A bright, cherry-licorice red, the large, fuzzy blossoms of Salvia oxyphora would make anyone stop and pay attention. Commonly known as Fuzzy Bolivian Sage or Bolivian Spearhead Sage, S. oxyphora has equally unusual foliage that fools the eye. At a distance, the plant’s lance-shaped leaves appear to be a smooth, glossy green. However, they are covered with tiny clear-to-white hairs. They’re also large -- growing up to 5 inches long and 2 inches wide at maturity -- and taper to long, sharp points.
It’s the extreme sharpness, or drip tips, of the leaves that likely give this plant its Latin appellation “oxyphora.” Roughly translated, “phora” means “bearing” and “oxy” means “sharpness.”
Maybe it was the plant’s combination of surprising color, texture and leaf shape that led to its first collection by a botanist.
Early Plant Exploration in Bolivia
On a southern hemisphere autumn day in April 1892, S. oxyphora grabbed the attention of 19th century plant explorer Otto Kuntze of Germany as he searched South America for species not yet introduced to horticulture.
Kuntze began work life as a business clerk and spent all his free time studying Berlin’s flora. At 25, he established a factory to refine volatile plant oils. His business was so successful that he was able to retire five years later and devote the rest of his life to botanical studies and exploration.
Writing in the April 2012 issue of Curtis’s Botanical Magazine, British botanists John Wood and Ray Harley note that Kuntze traveled by boat to South America and then by train and horseback from Argentina to Brazil. Along the way, Kuntze encountered S. oxyphora near the city of Cochabamba while venturing through the ferny jungle lands of Central Bolivia’s Los Yungas forest in the Andes Mountains.
Striving for Survival
Fuzzy Bolivian Sage is endemic to Bolivia, which means it occurs naturally in the wild nowhere else in the world. According to Wood and Harley, it isn’t prolific because it is generally unsuccessful at producing viable seeds.
Yet it grows in widely distributed patches on the lower altitude edges of Andean forests. Wood and Harley theorize that it may have been more abundant in the past. They speculate that “the hummingbird that used to pollinate it is now rare or extinct” and suggest monitoring of the “vulnerable” wild stands.
Luckily, it is easy to propagate the shrubby S. oxyphora from cuttings. This may be why Wood and Harley saw it cultivated in Bolivian home gardens although they never found it in the country’s commercial nurseries.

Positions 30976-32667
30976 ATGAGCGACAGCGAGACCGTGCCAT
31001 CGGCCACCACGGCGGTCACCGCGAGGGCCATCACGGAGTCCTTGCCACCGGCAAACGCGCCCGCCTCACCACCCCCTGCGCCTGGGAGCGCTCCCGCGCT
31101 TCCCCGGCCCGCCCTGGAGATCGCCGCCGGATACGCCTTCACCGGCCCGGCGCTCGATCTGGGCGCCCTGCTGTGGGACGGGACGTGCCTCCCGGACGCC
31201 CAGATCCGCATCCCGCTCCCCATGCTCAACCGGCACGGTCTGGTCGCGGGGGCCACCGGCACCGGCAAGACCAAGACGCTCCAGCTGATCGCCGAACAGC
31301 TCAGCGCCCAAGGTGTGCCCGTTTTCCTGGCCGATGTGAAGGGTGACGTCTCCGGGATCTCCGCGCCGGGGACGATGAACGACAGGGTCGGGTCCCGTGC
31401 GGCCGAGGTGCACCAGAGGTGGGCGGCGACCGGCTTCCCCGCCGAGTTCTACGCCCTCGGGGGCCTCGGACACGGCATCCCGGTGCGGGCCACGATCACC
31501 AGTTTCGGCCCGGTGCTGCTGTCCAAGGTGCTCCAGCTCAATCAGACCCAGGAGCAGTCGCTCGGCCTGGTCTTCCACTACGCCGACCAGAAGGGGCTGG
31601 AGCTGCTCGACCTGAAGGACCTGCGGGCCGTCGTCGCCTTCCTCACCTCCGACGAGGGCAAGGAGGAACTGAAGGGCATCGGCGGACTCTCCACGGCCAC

If a traveler to Bolivia does see S. oxyphora in the wild, this rhizomatous, mat-forming perennial most likely will be in open, disturbed ground -- the kind that has been farmed, logged or otherwise altered – at altitudes from about 1,000 to 6,500 feet. This indicates a certain kind of toughness although the species doesn't tolerate frost.
Also, unless visiting Bolivia during the southern hemisphere’s winter, our imaginary traveler has a good chance of seeing the plant in flower, because bloom time for S. oxyphora stretches from spring through fall.
Growing Fuzzy Bolivian Sage and the Warm Fuzzies
In America, S. oxyphora grows well in USDA Zones 7 to 9, but winter mulching is a good idea in the coldest part of this range. It needs full sun to partial shade and loamy, fertile, well-drained soil to reach about 36 to 48 inches tall and 36 inches wide - more in perfect growing conditions.
Although Fuzzy Bolivian Sage starts growing slowly, it takes off when weather gets warmer. Pinching its tips to encourage branching also discourages brittle growth that can break stems in heavy wind. Select a setting offering protection from wind is also a good idea.
Regular watering is sufficient. However, this sage loves moisture. It is a good solution for partially shady, moist areas of the yard. It is attractive in perennial borders, patio containers, cut flower beds and woodland gardens. For close-up views, use it to edge a walkway.
Be aware that you might get a case of the warm fuzzies when you plant Fuzzy Bolivian Sage. Wherever you plant it, hummingbirds are likely to find it. They love red and the rich nectar inside the tubular flowers that are just right for their beaks. Providing wildlife habitat and protecting vulnerable species is gratifying. Don’t hesitate to write or call us if you have any questions; it’s gratifying to be helpful.